Similarly, eBay is not a retailer. As it explains in its user agreement, eBay does not “guarantee the existence, quality, safety, or legality of items advertised.” I bet the retailers who get stuck with toys with lead in them or with inventory they can’t sell wish they had thought of such a clever out.
The list of companies that build platforms but eschew responsibility for the quality or even availability of goods or services grows daily, and why not? Margins can be enormous if you don’t have to deliver anything other than a website.
Give these companies credit for learning from experience. Remember Webvan, the startup run by a former Accenture executive that ran through $1 billion in an effort to build a business delivering groceries to homes? Webvan hired employees to drive trucks that the company purchased to haul products from its own distribution centers operated by extraordinarily complex software. Dumb business plan. Today, companies such as Instacart use contractors, not employees, to buy products at existing grocery stores and deliver it to people. Much less investment and risk.
Amazon could follow suit and raise its profit margins significantly. Why should it have warehouses or warehouse employees? It, too, could turn itself entirely into a transaction facilitator and simply take a cut for bringing buyers and sellers together—never needing to house a book or anything else it sells.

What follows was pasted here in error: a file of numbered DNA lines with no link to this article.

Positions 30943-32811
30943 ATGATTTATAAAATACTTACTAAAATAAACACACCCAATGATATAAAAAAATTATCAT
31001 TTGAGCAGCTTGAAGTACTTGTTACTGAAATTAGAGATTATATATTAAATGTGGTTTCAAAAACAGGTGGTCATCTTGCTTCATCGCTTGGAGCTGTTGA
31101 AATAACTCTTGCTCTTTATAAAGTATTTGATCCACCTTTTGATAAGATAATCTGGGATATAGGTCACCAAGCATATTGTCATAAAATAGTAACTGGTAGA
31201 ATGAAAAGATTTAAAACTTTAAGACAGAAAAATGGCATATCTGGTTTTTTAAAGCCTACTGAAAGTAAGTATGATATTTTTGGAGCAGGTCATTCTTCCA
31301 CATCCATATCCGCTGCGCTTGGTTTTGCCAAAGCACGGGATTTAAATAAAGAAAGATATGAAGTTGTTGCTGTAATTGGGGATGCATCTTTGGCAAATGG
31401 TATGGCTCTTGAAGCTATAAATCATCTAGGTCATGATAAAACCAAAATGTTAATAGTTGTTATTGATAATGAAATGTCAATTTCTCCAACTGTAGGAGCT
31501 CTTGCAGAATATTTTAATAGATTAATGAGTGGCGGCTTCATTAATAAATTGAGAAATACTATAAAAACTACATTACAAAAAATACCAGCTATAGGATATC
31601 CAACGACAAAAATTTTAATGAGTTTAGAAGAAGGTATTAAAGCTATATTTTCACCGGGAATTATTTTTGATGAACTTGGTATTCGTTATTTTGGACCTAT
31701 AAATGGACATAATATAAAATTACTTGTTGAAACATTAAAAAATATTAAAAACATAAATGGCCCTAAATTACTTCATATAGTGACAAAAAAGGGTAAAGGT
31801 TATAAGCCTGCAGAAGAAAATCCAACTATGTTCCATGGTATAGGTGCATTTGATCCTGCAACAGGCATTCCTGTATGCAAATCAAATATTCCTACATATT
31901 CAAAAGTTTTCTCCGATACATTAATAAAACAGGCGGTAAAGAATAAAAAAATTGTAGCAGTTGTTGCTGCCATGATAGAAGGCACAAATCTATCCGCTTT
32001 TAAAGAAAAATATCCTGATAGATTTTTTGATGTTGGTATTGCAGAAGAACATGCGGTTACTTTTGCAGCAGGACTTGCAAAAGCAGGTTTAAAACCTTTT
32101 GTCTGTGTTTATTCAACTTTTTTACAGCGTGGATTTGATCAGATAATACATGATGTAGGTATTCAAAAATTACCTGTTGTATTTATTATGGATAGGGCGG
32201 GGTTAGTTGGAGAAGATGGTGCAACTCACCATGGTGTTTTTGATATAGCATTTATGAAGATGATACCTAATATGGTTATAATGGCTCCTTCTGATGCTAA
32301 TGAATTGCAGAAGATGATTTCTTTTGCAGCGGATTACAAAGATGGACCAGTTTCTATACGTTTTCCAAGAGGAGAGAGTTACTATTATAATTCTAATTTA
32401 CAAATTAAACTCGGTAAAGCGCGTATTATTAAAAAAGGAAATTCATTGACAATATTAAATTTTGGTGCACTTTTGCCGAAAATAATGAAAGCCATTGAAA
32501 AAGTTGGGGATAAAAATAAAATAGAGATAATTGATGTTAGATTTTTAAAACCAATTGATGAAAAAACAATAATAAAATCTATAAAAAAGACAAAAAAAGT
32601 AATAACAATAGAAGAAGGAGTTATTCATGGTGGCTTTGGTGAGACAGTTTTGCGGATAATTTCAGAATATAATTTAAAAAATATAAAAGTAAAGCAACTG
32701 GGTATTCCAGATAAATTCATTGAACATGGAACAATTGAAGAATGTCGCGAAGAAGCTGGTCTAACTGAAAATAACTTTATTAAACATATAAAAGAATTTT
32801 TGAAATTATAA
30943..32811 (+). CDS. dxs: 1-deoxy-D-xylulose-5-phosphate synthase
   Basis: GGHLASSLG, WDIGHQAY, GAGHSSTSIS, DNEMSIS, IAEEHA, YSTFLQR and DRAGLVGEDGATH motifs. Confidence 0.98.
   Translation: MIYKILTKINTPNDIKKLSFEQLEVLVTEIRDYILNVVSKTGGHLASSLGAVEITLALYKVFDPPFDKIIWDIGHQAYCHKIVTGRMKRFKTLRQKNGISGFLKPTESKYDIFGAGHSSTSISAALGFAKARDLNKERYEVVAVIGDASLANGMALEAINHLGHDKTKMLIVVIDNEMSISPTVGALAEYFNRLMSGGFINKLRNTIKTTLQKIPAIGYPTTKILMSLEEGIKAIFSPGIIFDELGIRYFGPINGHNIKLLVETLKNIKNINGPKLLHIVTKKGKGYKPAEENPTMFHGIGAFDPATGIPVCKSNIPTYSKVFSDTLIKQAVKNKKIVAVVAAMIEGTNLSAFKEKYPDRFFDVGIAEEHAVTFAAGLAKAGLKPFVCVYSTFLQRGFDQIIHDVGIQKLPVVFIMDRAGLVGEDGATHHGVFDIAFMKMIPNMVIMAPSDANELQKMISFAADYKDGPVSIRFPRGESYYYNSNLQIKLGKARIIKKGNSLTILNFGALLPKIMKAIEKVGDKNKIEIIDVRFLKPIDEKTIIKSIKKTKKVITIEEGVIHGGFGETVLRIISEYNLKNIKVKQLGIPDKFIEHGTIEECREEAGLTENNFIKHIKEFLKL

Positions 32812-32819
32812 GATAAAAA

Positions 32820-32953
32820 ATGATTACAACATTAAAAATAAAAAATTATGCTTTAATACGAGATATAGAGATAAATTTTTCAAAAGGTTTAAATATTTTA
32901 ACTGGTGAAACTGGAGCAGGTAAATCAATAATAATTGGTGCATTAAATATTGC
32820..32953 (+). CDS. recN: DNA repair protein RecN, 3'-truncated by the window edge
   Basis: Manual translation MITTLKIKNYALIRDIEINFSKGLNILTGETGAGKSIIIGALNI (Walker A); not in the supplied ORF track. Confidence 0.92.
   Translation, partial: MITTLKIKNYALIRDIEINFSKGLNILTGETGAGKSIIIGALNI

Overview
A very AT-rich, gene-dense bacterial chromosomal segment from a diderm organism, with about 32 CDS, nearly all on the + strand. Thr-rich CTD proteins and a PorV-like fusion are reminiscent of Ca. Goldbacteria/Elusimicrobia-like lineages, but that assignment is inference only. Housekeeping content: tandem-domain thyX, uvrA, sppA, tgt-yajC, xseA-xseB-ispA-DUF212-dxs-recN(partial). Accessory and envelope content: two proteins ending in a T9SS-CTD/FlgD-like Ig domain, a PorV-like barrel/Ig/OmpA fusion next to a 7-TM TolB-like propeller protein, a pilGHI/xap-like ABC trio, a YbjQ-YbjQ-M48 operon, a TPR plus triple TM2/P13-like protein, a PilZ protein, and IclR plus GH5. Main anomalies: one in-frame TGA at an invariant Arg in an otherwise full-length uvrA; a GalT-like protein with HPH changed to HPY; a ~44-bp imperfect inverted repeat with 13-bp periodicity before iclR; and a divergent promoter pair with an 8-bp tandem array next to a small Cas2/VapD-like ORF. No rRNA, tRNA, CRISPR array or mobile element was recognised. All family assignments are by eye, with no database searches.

No responsibility, greater profits
So, what’s wrong with this? Nothing, if you don’t mind a sort of Wild West business ecosystem. The nice thing about big companies with substantive physical businesses is that you can collect taxes from them, regulate them, enforce employment laws, and do all the other things that go out the window in the “new economy.”
For example, while Airbnb posts requirements for its “hosts” to adhere to disability and anti-discrimination laws on its website, enforcement is obviously much tougher than it would be in dealing with a hotel chain. Many cities and counties that have passed hotel and occupancy taxes aren’t going to collect from Airbnb, which has finally agreed to collect taxes only in a handful of cities and leaves it to the individual “hosts” to comply with tax regulations.